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18th World Conference on Lung Cancer
Access to all presentations that occur during the 18th World Conference on Lung Cancer in Yokohama, JapanPresentation Date(s):
- Oct 15 - 18, 2017
- Total Presentations: 2295
To review abstracts of the presentations below, narrow down your search by using the Filter options below, and then select the session listing of your choice. Click the "+" for a presentation to expand & view the corresponding Abstract details.
P2.13 - Radiology/Staging/Screening (ID 714)
- Type: Poster Session with Presenters Present
- Track: Radiology/Staging/Screening
- Presentations: 27
- Coordinates: 10/17/2017, 09:30 - 16:00, Exhibit Hall (Hall B + C)
Lung cancer screening will become an important way of reducing lung cancer mortality. Identifying high-risk population based purely on age and pack years may leave out 3/4 of high-risk individuals. There is an urgent need for validated, accurate risk-prediction models for all ages and types of smokers.
In the prospective cohort of 65 237 people aged 20-100 years participating in the HUNT2 study in Norway in 1995-97 (70% of the regional adult population), median follow-up time of 15·2 years (800 845 person-years), 583 incident lung cancer cases were diagnosed (cumulative incidence 0·9%). Thirty-six candidate risk variables for lung cancer were examined using univariate and multivariate analyses and backwards feature selection using multiple imputation. The model was validated in ten comparable Norwegian population studies of 44 600 ever-smokers (CONOR), with a median follow-up time of 11·6 years and 675 incident lung cancer events.
In the total HUNT2 cohort at base-line, the smokers were light smokers (median 10·3 pack-years). Among the lung cancer cases 94·7% were ever-smokers (median 22·5 pack-years) and 70% of lung cancer cases had reported smoking <30 pack-years at base-line. There were only seven risk variables selected in the final model; age, pack-years, smoking intensity (number of cigarettes daily), years since quitting, body mass index, daily cough and hours of daily exposure to cigarette smoke. The model for ever-smokers had a concordance index of 0·869 (interquartile range 0·868-0·870). A nomogram was made to calculate the personal 5, 10, and 15-year risk of lung cancer. External validation of the model in CONOR on 44600 ever-smokers showed a similar concordance index of 0·867 ([0·854, 0·880]95% CI). Selecting a threshold of median risk one would need to screen only 22·7% of ever-smokers to identify 78% of all lung cancers.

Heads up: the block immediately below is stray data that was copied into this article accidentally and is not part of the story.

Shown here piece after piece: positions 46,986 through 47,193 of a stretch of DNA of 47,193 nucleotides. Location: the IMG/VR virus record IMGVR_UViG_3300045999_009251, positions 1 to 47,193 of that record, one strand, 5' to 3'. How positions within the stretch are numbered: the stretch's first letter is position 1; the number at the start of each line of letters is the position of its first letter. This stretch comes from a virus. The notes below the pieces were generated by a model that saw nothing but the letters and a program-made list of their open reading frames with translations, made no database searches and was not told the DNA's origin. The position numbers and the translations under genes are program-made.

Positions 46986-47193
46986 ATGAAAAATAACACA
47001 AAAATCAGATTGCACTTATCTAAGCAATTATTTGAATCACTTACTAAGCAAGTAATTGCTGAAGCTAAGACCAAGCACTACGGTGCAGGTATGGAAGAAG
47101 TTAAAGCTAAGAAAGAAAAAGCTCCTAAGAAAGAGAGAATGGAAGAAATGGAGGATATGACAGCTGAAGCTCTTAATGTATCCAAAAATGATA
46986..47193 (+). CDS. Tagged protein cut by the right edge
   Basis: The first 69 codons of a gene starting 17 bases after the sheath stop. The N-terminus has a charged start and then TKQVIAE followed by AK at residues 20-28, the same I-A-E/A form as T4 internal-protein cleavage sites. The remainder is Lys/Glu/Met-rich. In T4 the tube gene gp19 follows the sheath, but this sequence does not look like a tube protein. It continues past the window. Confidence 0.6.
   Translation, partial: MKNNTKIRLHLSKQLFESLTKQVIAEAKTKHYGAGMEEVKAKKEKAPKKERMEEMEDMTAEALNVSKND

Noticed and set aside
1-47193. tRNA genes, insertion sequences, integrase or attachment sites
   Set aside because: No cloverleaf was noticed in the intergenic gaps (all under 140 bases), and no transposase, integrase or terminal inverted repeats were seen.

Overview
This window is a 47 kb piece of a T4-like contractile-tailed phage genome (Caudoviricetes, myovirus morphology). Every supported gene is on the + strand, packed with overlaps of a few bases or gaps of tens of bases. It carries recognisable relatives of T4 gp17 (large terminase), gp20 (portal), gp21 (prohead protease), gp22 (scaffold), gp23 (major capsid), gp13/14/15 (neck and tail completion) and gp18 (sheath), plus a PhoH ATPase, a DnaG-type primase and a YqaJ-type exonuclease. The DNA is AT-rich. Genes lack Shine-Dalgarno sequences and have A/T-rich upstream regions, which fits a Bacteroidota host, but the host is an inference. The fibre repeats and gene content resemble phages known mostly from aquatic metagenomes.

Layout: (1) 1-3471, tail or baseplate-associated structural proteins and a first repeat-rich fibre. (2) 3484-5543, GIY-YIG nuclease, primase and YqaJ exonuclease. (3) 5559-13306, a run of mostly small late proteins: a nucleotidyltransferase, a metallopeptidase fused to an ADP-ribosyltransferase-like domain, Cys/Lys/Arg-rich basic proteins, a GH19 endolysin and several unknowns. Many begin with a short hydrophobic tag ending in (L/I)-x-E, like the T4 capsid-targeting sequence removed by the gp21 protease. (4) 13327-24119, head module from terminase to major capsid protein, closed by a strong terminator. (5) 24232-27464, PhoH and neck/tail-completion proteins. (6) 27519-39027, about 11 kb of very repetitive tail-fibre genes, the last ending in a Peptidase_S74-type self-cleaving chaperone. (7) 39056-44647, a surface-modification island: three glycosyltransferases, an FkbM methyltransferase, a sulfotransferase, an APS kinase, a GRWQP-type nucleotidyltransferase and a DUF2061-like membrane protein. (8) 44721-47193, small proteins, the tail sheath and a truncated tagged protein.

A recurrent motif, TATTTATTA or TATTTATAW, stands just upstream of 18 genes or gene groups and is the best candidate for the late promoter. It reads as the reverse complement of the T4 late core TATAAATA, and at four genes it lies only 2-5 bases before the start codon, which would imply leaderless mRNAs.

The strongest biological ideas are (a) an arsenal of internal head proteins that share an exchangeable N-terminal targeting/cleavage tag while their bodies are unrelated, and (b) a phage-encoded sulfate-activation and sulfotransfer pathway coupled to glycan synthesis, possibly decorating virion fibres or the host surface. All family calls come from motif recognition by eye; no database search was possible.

The resulting Lung-HUNT model is simple, robust and accurate, and identify lung cancer risk individuals of all ages and smoking patterns. This model is useful for prospective screening studies for lung cancer and can motivate smokers to quit smoking.
P3.02 - Biology/Pathology (ID 620)
- Type: Poster Session with Presenters Present
- Track: Biology/Pathology
- Presentations: 106
- Coordinates: 10/18/2017, 09:30 - 16:00, Exhibit Hall (Hall B + C)
To date there are no clinical biomarkers for the early diagnosis lung cancer. The Cancer-Biomarkers in HUNT initiative analyses serum samples collected two months to five years before diagnosis (prospective HUNT study, Trondheim, Norway) for identifying metabolomics signatures for the early detection of lung cancers.
Thirty-six serum samples of individuals that subsequently developed adenocarcinoma (n=12), squamous cell carcinoma (n=12) and small-cell lung cancer (n=12) were profiled with LC-MS untargeted (Amide-) metabolites (n = 1042), along with 36 sera from individuals that were cancer-free 5 years after blood sampling matched for smoking status, gender and age. Each cancer subtype as well as adeno plus squamous (non-small cell lung cancer) was contrasted against its respective controls as well as . For each contrast, the moderated t-test implemented in the R package limma was used for performing univariate analysis, while multivariate analyses were performed using the Just Add Data software (Gnosis Data Analysis), which implements a data-analysis pipeline comprehensive of feature selection, non-linear modelers (e.g., Random Forests) and cross-validation with bootstrapping for optimizing algorithms and providing unbiased performance estimation.
Two non-overlapping signatures, each containing four metabolites were identified by the non-linear data analysis pipeline, the first discriminating adeno patients (AUC 0.71, CI = [0.52, 0.9]) (Figure 1) and the second discriminating adeno and squamous cases from their respective controls (AUC = 0.643, CI = [0.452, 0.803]). No association between metabolites and cancer was identified by the univariate analyses at FDR level 0.1.
The results suggest that metabolic information in serum may help in detecting lung cancer two months to five years prior to clinical lung cancer diagnosis. This is the first large-scale untargeted metabolomics screening of pre-diagnostic serum of future lung cancer patients. Further studies are in progress for validation of these findings Figure 1